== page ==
Anthony Aucher – Entrepreneur and Creative Accountant

Elizabethan Galleon - Observer

Elizabethan Galleon – Observer

Up until the seventeenth century the Mediterranean was the centre of commercial power. Because of this, the great sea was jealously guarded and was feared by English sailors. At the eastern end was the rich Levant and to import goods from there England had to rely on other nations with their attendant mark ups. To break this stranglehold became of economic, political and maritime importance and in 1550 one ship made a successful journey. This was the Aucher, whose owner was Sir Anthony Aucher (d.1558).

Archcliffe Fort by Samuel Joseph Mackie c 1840s - Dover Museum

Archcliffe Fort by Samuel Joseph Mackie c 1840s – Dover Museum

Anthony Aucher was the only surviving son and heir of James Aucher (d.1509), of Otterden, Kent, and his wife, Alice Hill. On the death of her husband, Alice married into the family of Hardres of Upper Hardres, near Canterbury and as a young man, Aucher worked in the household of Thomas Cromwell (c1485–1540), Secretary of State to Henry VIII (1509-1547). There he became a proficient accountant and acquired the position of auditor and surveyor of the estates of Christ Church Priory, Canterbury. In 1537, Aucher was appointed paymaster of the Royal Haven works at Dover, his base was at Archcliffe Fort.

Up until the end of the 15th century Dover’s harbour was on the east side of the bay but had albut silted up. Around 1495, John Clarke, Master of the Maison Dieu sought Henry VII’s patronage to turn a small natural cove at Archcliffe Point, at the west side of the bay into a commodious harbour. This he did by building a strong bank out into the bay, and ‘cut an entrance through Archcliffe Point’. At the extreme end of the bank, he built two towers on which mooring rings were fixed.

Maison Dieu - 1830

Maison Dieu – 1830

Due to repeated severe southwesterly gales, in 1530, one of the two harbour towers was demolished and part of the bank was washed away. John Thompson, minister of St James’ Church wrote to Henry VIII, on behalf of four Jurats, with a plan to improve the harbour. Henry responded favourably with £300 and as a reward he was knighted and given the position of Master of the Maison Dieu.

Sir John was also appointed engineer and work began on St Anne’s Day, 26 July 1533.

Harbour c1543 showing the Harbour works. Cottonian Manuscript. Bob Hollingsbee

Harbour c1543 showing the Harbour works. Cottonian Manuscript. Bob Hollingsbee

The King took an active interest in the project and brought in his own harbour master, John Young, to construct a breakwater, some 1400 feet long and 18 feet high, using blocks of chalk and stone, with a Mole at the sea end. John Young, after experimenting with floating nutshells and eggshells calculated that stone piles could be floated out in casks and then sunk in situ. Henry was so impressed by the success of the scheme that Young was granted a pension of 4d per day for life. A Mole was built first then a wall was constructed from the land to meet it. However, costs escalated and when they reached about £80,000, on Aucher’s advice, Henry withdrew his support. This left the Mole isolated and was to be a hazard to shipping until after the Ville de Liege catastrophe of 1929.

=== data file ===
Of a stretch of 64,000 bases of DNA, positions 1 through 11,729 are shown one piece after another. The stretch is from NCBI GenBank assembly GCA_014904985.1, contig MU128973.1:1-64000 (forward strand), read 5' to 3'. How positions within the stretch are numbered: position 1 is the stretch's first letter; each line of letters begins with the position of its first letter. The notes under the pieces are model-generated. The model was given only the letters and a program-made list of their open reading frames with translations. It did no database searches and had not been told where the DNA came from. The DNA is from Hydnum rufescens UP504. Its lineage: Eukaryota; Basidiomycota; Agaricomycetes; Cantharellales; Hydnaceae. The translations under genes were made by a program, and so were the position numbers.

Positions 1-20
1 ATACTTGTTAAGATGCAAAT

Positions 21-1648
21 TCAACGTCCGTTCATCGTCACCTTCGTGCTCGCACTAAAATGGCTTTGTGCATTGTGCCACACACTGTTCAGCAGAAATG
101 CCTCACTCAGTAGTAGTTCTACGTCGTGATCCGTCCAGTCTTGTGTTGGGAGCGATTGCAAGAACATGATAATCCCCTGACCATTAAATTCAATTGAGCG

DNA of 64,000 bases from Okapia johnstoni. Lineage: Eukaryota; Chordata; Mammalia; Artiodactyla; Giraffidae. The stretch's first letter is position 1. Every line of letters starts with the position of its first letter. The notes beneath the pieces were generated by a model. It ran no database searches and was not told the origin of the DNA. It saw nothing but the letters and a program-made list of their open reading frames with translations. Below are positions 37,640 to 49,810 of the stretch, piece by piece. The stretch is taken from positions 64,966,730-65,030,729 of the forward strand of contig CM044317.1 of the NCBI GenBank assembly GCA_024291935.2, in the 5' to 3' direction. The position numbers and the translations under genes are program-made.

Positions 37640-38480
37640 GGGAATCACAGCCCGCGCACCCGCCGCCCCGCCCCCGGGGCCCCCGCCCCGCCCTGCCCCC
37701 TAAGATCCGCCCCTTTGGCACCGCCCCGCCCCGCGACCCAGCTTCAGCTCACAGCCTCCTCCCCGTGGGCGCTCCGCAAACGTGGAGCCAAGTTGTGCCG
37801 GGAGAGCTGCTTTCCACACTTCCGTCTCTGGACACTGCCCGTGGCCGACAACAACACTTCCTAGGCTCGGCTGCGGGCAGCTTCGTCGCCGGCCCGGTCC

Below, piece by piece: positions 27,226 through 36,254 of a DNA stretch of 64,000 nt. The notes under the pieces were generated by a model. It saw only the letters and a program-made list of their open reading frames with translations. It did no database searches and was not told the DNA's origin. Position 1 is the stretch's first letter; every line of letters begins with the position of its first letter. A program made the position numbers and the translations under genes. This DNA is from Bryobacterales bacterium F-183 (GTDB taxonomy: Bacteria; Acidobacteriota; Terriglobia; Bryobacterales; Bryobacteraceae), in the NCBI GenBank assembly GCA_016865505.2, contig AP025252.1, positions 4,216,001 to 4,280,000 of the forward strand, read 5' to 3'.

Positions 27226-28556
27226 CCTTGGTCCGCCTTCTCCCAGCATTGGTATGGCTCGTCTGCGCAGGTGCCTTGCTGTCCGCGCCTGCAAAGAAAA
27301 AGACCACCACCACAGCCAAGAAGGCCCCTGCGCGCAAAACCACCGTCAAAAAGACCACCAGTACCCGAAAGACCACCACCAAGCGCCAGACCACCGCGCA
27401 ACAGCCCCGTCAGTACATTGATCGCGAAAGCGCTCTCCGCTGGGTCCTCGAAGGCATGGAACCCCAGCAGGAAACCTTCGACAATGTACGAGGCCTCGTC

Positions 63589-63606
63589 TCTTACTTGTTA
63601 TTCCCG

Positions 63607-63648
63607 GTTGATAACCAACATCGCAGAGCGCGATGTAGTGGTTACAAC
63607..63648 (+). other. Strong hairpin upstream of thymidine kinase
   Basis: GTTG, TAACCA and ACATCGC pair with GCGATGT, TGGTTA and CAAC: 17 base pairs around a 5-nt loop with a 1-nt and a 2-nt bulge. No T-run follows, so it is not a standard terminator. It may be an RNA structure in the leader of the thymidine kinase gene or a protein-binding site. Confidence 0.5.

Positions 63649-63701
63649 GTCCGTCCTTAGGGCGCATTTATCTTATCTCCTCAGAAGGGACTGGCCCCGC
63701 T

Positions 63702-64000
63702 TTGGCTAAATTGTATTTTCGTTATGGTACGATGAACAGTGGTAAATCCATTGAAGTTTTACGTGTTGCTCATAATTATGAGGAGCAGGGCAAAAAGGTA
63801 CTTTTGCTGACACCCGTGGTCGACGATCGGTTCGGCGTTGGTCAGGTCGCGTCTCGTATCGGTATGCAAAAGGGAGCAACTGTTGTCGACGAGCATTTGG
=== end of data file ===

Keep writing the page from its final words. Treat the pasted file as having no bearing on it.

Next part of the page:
Besides keeping a weather eye on the escalating costs of the harbour works, Aucher had other projects to handle. Then Henry VIII chose to align himself with Emperor Charles V of the Holy Roman Empire (1519-1556) that culminated in the Anglo-French War of 1542-1546. Aucher was appointed paymaster and surveyor of all building works in Dover and was responsible for turning the Maison Dieu into a major victualling station for the army and navy. In 1544, English forces took Boulogne and held the town preventing a French invasion in 1545, however, as Aucher undoubtedly showed, the war and the capture of Boulogne cost the English £2million. The French retook the town in the subsequent War of 1549-1550.

Swingfield Preceptory By Roget 1800. Dover Museum

Swingfield Preceptory By Roget 1800. Dover Museum

During the Dissolution of Monasteries between 1536 and 1541, Aucher’s accounting acumen was well used and in 1543, he was appointed a Commissioner of Kent. The position enabled him to amass a great deal of property including the Swingfield Preceptory and Tilmanstone Rectory along with a small fortune. His accounting knowledge and wealth made Aucher an ideal appointee for the position of Master of the Jewel House a post he held until his death. He was also given a number of other appointments and on 22 February 1547 was knighted by Edward VI (1547-1553). Albeit, questions were beginning to be asked regarding Aucher’s fortune but little official notice was taken of these concerns.

Like many subsequent self-made men, Sir Anthony Aucher decided to build the equivalent of a modern luxury yacht. This was the great bark Aucher, a vessel of 240 tons with a crew of 200 and was launched in 1545. Sir Anthony leased his ship to the Navy as the flagship of Thomas Wyndham (1508- 1554) in the Scottish campaign of 1547–8 but he knew that it was a cargo of scarce goods from the Levant where real money could be made. On 13 November 1550, the Aucher set sail from Gravesend, under Captain Roger Bodenham. The crew of seventy men and boys were chosen with the help of the famous explorer, Sebastian Cabot (c.1474–c.1557). The remit for the voyage, and no doubt much of the government  funding for the journey, was to provide experience in long distance seamanship. This was a skill that English mariners lacked at that time.